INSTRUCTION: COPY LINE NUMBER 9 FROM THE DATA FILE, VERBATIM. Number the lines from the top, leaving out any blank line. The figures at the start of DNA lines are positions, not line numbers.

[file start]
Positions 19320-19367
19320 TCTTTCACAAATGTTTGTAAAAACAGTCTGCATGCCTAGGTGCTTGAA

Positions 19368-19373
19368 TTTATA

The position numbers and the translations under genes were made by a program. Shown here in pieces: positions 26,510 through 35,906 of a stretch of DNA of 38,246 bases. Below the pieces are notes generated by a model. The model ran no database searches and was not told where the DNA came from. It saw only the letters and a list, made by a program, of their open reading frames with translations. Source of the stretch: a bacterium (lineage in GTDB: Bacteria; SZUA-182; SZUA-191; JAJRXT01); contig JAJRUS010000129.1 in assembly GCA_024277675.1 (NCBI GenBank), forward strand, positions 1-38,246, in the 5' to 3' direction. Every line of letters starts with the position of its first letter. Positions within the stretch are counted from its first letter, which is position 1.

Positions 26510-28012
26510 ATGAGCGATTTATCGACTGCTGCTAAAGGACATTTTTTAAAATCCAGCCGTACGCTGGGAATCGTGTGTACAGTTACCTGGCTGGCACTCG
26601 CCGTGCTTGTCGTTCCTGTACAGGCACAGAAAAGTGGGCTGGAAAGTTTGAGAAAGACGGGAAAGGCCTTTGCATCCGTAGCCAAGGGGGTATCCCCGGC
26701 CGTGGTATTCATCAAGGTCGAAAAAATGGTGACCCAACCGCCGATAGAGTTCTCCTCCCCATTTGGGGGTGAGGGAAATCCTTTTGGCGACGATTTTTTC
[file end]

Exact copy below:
26701 CGTGGTATTCATCAAGGTCGAAAAAATGGTGACCCAACCGCCGATAGAGTTCTCCTCCCCATTTGGGGGTGAGGGAAATCCTTTTGGCGACGATTTTTTC